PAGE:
Tom Fort, I think, is too happy a man to be a great fishing writer. There is a sense of equable and amiable melancholy around his memoir of journeys through Eastern Europe with a fishing rod, which flattens out both the delights and the abyssal disappointments of a fisherman’s life. He has travelled around the region twice. The first time was in 1990, in the immediate aftermath of the revolutions and the fall of communism; nearly twenty years later he returned to see what had changed.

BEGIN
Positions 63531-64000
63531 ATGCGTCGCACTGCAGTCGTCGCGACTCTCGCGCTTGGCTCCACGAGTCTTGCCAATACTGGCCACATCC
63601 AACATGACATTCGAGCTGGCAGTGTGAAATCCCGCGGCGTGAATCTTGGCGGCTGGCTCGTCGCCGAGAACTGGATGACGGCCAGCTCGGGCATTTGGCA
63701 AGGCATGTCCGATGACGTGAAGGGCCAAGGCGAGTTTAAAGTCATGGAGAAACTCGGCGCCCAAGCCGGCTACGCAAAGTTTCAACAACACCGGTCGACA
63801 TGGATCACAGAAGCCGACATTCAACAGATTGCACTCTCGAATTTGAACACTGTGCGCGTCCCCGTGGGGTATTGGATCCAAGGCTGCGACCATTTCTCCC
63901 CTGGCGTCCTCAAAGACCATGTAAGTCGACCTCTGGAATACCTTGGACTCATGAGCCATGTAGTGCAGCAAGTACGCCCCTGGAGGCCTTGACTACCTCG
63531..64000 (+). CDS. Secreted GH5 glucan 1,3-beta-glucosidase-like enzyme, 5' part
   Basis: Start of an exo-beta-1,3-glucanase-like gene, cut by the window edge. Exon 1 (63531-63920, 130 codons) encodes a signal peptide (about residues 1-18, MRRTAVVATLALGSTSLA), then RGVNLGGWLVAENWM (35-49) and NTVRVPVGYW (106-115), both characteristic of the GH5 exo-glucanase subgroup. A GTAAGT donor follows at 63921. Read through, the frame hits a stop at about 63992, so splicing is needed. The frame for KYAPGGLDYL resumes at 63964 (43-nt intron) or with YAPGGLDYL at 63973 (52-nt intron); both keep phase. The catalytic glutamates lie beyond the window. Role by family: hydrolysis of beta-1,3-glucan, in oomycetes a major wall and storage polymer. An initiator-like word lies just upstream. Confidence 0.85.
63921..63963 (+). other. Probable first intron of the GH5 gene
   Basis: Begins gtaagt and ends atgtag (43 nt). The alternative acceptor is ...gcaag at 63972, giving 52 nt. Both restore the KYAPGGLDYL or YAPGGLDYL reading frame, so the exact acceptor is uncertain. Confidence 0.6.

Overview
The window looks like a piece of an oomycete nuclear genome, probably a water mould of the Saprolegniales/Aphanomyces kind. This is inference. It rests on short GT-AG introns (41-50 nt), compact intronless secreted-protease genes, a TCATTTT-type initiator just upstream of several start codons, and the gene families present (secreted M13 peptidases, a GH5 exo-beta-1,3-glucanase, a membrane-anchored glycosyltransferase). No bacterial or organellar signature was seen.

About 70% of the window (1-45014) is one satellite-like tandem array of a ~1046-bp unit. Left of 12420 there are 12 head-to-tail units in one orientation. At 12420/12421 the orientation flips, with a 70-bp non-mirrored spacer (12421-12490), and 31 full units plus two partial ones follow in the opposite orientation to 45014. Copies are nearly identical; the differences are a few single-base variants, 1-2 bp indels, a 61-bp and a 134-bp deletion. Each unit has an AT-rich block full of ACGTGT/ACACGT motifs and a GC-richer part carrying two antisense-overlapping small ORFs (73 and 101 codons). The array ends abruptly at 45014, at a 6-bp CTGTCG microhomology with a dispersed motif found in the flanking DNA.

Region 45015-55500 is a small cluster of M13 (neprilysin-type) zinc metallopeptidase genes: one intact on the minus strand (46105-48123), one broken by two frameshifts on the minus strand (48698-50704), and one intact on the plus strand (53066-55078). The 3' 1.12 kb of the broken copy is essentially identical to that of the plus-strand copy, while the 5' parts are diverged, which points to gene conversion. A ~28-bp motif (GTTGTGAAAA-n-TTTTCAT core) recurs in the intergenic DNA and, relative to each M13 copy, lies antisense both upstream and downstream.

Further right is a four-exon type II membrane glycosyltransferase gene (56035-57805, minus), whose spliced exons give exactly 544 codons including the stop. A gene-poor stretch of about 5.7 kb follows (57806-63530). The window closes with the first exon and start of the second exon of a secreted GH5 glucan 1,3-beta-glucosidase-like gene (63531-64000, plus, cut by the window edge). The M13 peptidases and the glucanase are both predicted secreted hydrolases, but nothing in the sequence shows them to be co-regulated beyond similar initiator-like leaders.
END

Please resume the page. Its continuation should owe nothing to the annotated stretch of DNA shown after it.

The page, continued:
On his first trip he met plenty of dedicated anglers, men who felt alive only by the waterside and who spent as little of their lives as possible in the dead-end, polluted and soul-destroying towns where they were ostensibly employed. One of them had been converted to capitalism